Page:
There were regular mother and baby clinics, when we could divert our gaze from our work and idly watch the mums with their high-wheeled prams to-ing and fro-ing to the canteen.  When they came out, they always seemed to be clutching at least one tin of National Dried Milk.  The tins themselves were an institution - not so much for their original purpose of holding the milk, but they were so large and well made that the school used many for the storage of pencils, crayons, rulers and almost anything else that could be kept in them.  They were white with all the text in dark blue.

A less happy memory of the canteen was of a game of football during a playtime one summer.  Being in goal - between the regulation jackets eight strides apart, it fell to me to save a rifled shot from Tony Button.  I couldn’t get near it as it flew into the non-existent net, and the next thing we all heard was the tinkling glass as the ball smashed one of the windows.  Before the dreaded owning up to Miss Brown, came the compulsory apportionment of blame.  Was it Tony for the shot, or me for failing to stop it?  I think the jury is still out!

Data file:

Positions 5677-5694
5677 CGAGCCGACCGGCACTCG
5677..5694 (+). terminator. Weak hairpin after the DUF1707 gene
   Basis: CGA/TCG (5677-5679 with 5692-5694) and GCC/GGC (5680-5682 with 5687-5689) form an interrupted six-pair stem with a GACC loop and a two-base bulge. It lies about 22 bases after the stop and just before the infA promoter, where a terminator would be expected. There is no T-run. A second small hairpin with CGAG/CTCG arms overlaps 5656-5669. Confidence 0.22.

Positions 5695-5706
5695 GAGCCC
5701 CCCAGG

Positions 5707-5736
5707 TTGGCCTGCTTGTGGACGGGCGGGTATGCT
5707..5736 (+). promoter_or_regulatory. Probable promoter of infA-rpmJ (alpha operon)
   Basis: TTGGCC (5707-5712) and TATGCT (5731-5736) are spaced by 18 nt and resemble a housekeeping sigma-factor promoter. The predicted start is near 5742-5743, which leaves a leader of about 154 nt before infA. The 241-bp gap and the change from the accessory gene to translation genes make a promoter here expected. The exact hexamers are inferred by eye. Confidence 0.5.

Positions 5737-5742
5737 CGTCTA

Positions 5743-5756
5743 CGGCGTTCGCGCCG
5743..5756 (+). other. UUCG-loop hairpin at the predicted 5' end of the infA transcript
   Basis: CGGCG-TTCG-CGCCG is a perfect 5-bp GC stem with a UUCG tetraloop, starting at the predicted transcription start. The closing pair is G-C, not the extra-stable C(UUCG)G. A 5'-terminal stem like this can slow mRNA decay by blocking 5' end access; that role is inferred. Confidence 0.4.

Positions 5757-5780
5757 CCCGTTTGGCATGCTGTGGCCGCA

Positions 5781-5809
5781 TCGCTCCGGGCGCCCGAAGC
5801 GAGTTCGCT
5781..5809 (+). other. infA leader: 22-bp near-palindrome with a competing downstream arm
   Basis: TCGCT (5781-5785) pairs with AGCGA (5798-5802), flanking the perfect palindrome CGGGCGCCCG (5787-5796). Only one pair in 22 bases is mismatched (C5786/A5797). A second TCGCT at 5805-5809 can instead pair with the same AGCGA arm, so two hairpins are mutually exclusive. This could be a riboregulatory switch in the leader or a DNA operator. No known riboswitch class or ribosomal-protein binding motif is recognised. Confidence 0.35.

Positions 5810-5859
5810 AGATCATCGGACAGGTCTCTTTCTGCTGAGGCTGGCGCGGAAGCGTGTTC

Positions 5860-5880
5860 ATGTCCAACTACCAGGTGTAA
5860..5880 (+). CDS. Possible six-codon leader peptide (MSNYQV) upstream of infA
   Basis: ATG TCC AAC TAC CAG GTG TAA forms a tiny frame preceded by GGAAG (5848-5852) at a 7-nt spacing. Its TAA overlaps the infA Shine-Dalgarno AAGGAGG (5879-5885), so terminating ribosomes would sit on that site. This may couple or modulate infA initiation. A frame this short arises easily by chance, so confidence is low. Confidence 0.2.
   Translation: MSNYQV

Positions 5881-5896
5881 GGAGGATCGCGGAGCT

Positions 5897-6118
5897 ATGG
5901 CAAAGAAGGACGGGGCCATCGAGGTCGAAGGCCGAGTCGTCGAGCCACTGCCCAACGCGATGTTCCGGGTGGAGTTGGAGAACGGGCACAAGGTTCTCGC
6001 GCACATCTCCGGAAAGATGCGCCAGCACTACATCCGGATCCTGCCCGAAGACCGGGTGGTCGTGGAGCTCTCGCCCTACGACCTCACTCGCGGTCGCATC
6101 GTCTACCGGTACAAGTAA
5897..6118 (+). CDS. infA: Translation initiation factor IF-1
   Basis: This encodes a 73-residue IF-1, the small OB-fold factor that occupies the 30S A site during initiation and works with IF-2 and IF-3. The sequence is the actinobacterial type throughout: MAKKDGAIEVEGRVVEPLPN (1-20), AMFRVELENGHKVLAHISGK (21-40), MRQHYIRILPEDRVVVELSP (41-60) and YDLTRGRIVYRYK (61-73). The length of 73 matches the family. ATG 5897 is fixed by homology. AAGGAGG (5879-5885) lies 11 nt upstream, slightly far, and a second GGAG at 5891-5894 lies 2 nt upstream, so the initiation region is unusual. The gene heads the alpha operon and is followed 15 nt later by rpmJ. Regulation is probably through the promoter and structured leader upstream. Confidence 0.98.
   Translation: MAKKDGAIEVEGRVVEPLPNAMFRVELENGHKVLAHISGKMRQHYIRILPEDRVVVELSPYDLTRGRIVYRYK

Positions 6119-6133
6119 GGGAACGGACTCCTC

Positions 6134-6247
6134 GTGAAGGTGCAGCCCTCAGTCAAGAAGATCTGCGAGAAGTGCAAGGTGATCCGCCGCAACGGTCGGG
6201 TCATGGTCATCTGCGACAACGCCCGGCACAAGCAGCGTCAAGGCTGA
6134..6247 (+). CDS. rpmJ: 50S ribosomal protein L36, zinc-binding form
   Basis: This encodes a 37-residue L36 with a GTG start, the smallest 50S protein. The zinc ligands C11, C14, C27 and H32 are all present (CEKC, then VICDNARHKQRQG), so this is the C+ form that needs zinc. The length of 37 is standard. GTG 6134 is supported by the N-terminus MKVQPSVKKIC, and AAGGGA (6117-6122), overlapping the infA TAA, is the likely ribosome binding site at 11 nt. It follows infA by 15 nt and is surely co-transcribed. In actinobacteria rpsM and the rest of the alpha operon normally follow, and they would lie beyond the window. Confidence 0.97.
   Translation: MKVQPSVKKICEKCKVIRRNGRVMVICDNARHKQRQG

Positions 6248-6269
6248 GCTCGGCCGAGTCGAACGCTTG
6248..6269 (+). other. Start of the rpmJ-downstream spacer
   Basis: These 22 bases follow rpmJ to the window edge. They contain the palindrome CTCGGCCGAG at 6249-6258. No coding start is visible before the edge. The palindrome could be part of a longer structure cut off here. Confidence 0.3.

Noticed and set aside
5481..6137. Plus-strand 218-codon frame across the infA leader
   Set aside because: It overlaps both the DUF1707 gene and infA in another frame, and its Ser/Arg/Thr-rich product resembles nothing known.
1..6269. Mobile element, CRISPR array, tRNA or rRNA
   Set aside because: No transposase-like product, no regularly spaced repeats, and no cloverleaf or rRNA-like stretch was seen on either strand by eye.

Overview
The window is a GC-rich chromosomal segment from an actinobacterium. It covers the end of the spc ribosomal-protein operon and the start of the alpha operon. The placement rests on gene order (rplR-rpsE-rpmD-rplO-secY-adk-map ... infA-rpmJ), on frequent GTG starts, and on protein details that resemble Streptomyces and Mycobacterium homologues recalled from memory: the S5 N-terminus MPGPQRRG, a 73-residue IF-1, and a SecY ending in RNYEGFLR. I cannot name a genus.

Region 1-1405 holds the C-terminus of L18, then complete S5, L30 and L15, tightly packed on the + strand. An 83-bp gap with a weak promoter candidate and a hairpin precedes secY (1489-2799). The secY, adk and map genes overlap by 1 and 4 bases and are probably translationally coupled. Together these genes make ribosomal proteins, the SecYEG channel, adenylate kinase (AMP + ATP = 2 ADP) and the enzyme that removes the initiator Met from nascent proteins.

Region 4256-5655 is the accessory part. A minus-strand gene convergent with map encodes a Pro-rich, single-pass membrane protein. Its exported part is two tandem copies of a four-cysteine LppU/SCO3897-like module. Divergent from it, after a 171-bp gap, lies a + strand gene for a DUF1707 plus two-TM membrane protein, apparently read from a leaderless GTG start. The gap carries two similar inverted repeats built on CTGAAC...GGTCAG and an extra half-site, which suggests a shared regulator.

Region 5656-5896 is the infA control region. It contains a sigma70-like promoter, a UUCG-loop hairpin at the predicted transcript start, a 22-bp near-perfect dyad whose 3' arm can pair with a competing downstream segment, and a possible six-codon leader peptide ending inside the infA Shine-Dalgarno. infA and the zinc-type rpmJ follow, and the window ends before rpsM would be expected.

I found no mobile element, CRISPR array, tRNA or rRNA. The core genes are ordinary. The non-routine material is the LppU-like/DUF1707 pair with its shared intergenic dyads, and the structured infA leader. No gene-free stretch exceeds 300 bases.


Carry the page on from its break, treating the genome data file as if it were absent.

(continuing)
Winteringham School Canteen - Dining room  in 2008

The dining room in 2008



Have you tried the other Winteringham Websites?
Winteringham, Parish Council (includes current news items, photographs, weather forecasts, calendar of events, etc etc) Don Burton World of Nature Photo Archive (modern photographs of the village), What the Papers have said about Winteringham (since July 2004), High Resolution Historical Photographs, Winteringham Film Archive, Winteringham Football Club, Winteringham Nature Site, Winteringham Recipes, Winteringham Sales, Winteringham Camera Club, Winteringham Village Hall, Winteringham Chapel